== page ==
Can Mamelodi Sundowns overcome Wydad AC jinx to march into CAF Champions League final?

Sundowns players warm up during the CAF Champions League 2022/23 semi-final training session held at Mohamed V Stadium in Casablanca

Sundowns players warm up during the CAF Champions League 2022/23 semi-final training session held at Mohamed V Stadium in Casablanca. Photo: Nour Akanja/BackpagePix

Published May 13, 2023


Cape Town – Now that the quarter-final "jinx" that was fast threatening to undermine Mamelodi Sundowns’ status as one of Africa’s football giants has been broken, the Brazilians are looking to go two steps further and become continental champions for only the second time.

Knocked out in the last-eight phase of the CAF Champions League on four occasions since winning the competition back in 2016, Sundowns were – somewhat rightly – termed "group phase stars who don’t know how to negotiate their way past the quarters".

Their former coach, Pitso Mosimane, who was in charge when they beat Zamalek seven years ago to earn the right to emblazon a star above the club badge, mocked them after they had beaten his Al Ahly twice in the round-robin stage last season.

Jingles said: “The group stages will deceive you all the time. You can win six out of six and stay number one, but let’s go to the knock-out stages. If they can beat Al Ahly home and away, they must just as well win it. If they don’t win it, it’s a PSG story again, akere.”

He was proven right as he took Ahly all the way to the final, while Sundowns fell to Petro Luanda in the quarter-finals. The year before, Mosimane had sent his former club packing out of the competition via a 3-1 aggregate victory in the – you guessed it – quarter-finals. The South African champions’ participation in the continent’s premier club knock-out competition had ended in exactly the same fashion in 2020 – a 3-1 quarter-final defeat to Al Ahly.

Current Sundowns coach Rhulani Mokwena, who had assisted Mosimane in their triumphant campaign in 2016, has finally broken the quarter-final spell and is chasing glory. Speaking during yesterday’s pre-match press conference for their semi-final first leg clash at Wydad Casablanca this evening, the man they call "the South African Mourinho" expressed delight at having overcome a hitherto seemingly unclearable hurdle.

“This is the first time in a very, very long time that we appear in the semifinals. When the Champions League started, it was said that Sundowns always play good football; Sundowns always does very, very well in the group stages only to cash out in the quarterfinals.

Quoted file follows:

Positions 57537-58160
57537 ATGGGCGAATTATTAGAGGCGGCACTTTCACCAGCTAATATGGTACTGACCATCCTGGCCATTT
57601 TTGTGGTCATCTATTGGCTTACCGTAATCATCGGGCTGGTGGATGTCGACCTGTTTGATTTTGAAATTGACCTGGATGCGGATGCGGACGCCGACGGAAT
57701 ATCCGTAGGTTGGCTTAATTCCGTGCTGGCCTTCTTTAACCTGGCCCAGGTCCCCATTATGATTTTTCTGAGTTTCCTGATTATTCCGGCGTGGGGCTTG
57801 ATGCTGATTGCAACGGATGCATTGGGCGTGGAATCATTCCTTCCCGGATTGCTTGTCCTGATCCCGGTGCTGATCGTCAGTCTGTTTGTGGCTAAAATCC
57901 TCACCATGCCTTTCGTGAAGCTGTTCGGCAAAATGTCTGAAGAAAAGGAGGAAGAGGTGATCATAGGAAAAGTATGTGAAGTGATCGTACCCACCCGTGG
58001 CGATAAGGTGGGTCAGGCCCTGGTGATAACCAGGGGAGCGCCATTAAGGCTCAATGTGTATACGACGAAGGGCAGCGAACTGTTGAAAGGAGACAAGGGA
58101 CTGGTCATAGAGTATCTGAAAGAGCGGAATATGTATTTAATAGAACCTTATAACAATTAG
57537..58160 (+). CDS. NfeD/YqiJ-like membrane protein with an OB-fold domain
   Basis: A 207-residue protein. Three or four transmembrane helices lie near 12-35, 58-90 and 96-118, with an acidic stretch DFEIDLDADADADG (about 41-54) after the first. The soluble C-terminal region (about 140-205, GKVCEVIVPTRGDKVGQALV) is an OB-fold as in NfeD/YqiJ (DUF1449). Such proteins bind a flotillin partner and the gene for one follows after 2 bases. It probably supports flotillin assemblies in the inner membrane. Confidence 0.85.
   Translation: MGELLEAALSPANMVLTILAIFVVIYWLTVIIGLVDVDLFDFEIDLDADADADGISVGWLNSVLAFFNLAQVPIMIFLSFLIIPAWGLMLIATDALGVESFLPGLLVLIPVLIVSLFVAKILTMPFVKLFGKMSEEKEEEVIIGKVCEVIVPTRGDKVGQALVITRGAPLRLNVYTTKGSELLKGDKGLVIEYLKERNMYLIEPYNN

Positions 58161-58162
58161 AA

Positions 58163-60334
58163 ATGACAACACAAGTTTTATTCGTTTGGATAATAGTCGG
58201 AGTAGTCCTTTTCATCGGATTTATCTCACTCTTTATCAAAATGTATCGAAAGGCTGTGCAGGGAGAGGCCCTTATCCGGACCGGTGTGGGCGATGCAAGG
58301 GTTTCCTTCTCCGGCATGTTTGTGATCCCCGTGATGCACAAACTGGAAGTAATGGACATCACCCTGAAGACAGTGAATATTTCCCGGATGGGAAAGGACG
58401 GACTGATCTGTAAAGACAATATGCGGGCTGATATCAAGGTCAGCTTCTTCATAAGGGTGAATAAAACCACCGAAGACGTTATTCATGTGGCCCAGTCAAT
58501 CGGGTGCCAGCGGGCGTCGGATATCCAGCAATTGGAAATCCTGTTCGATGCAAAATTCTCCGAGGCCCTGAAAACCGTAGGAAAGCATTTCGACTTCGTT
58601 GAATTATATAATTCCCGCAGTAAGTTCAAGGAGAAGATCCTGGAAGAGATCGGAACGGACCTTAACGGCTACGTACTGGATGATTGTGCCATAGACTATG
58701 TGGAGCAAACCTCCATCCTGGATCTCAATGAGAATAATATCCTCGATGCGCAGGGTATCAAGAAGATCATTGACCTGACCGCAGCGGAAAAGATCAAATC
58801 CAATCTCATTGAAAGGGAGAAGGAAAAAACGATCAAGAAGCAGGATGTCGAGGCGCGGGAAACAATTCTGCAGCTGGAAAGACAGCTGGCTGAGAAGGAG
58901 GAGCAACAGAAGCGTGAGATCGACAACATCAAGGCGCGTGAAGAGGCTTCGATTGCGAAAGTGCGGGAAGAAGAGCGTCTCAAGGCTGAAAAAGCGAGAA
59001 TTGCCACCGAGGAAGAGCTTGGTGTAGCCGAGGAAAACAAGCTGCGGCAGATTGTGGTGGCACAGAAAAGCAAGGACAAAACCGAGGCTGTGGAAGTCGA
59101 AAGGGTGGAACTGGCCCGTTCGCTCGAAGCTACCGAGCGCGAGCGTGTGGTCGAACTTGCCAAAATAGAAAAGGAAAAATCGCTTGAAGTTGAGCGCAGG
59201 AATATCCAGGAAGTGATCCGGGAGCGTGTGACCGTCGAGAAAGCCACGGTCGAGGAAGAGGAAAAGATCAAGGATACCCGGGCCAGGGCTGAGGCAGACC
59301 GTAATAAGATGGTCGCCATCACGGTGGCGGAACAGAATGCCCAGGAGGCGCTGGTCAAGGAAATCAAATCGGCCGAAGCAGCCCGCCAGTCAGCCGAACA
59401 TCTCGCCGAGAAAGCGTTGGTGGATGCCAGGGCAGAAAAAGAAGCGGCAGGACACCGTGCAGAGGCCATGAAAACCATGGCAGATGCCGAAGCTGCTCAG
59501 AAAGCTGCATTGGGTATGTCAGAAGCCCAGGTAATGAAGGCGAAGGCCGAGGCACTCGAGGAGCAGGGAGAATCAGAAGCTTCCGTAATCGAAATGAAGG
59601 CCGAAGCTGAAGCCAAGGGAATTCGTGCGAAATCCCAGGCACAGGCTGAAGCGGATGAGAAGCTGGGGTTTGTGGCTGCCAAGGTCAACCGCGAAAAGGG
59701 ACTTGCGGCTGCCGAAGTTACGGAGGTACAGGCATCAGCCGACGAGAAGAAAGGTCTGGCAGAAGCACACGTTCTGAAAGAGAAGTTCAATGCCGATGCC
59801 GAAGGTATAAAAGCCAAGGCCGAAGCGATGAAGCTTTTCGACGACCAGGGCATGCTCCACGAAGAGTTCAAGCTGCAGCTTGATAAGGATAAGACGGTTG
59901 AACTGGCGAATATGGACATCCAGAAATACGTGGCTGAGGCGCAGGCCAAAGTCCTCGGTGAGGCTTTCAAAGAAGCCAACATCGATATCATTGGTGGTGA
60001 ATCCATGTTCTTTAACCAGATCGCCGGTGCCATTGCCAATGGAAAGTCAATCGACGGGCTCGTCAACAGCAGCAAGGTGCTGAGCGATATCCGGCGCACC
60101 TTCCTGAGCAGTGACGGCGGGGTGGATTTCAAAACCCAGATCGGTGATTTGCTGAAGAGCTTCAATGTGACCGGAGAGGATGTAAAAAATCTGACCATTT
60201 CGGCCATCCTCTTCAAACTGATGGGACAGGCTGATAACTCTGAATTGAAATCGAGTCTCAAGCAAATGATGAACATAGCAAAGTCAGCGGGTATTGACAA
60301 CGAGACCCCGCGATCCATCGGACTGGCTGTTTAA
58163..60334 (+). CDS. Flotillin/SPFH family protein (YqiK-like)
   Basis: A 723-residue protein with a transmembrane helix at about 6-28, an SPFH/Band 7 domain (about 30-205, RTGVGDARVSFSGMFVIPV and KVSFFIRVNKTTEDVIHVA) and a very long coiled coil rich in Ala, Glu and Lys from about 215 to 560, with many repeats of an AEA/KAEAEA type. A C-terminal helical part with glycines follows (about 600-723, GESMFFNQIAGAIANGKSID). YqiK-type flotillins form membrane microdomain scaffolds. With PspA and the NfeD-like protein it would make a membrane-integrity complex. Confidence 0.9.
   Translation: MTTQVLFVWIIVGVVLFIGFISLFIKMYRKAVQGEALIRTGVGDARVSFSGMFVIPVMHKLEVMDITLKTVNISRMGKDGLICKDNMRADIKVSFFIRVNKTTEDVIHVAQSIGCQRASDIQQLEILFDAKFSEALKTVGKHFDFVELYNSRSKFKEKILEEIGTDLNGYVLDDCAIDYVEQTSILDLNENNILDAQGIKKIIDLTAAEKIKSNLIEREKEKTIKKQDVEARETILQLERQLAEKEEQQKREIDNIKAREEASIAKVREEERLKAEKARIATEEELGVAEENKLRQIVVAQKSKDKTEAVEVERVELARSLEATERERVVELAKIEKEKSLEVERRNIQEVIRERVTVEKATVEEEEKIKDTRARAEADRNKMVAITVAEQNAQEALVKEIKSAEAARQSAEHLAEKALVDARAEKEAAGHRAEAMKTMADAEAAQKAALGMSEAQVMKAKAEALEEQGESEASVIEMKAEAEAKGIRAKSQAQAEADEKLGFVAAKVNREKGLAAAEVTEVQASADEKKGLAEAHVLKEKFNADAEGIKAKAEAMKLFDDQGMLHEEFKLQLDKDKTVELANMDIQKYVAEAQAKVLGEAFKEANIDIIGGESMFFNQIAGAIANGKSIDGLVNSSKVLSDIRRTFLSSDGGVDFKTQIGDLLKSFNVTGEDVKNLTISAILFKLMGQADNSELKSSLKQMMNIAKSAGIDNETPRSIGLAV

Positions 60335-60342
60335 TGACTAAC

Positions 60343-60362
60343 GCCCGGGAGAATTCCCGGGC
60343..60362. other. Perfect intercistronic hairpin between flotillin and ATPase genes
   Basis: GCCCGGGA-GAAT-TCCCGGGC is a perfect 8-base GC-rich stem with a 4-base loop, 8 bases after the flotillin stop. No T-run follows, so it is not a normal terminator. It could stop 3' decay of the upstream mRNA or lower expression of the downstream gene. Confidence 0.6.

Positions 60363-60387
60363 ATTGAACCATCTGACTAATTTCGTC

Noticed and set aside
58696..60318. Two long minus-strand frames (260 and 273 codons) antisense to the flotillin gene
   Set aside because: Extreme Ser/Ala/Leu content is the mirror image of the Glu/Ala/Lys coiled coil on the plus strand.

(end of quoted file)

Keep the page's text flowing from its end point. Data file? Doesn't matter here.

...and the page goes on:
"We have gone and done better this season and we are extremely proud to get this far. But it means nothing if we don’t continue the performance with integrity and credibility for the club because it is an important competition for the club and we have to keep things in this manner.”

To achieve that, they have to get the better of a Wydad Casdablanca side that has become a serious adversary of theirs in recent years – the two sides having previously faced each other on ten previous occasions in four campaigns.

As they seek to put one foot into the final, Sundowns will have to overcome yet another jinx – that of never having won away to Wydad, who host them this evening in the cauldron that is the Stade Mohamed V.

It is familiar territory for the Brazilians, whose best result in the 67 000-seater arena was a goalless draw in 2020, their other four visits to Casablanca having ended in defeat.

A match at the Stade Mohamed V is an electrified occasion, the partisan crowd helping create an atmosphere that can scare even the strongest of teams on the continent.

Mokwena is fully aware of what awaits them: “The atmosphere is going to be important. How we absorb it and how we adapt to it. Of course this team has shown in Cairo (against Al Ahly) that we can play in front of a hostile away crowd. We did that in Algeria too (against CR Belouizdad), where we played in front of a hostile and aggressive crowd. In the Champions League you have to get used to always playing (tough) away matches, especially in this type of competition where lots of the strong teams are (participating).”

He admits that part of Wydad’s recent success in the Champions League has been due to the partisan support they enjoy in their home matches, but he wants his team to overcome that and march on to the final.

“They are helped by the crowd of course. But we are happy to be here and we want to stay in this competition for long. That means we must play in every game and try to win. At the same time we want to enjoy this moment, give it our best and create long-lasting memories. And that comes with performing in front of an energetic and very intimidating crowd. But I can assure you that we will enjoy it because that’s the energy it gives to our team and we will try our best to put up a very, very good performance because without that we know we don’t have a chance to win the football match.”


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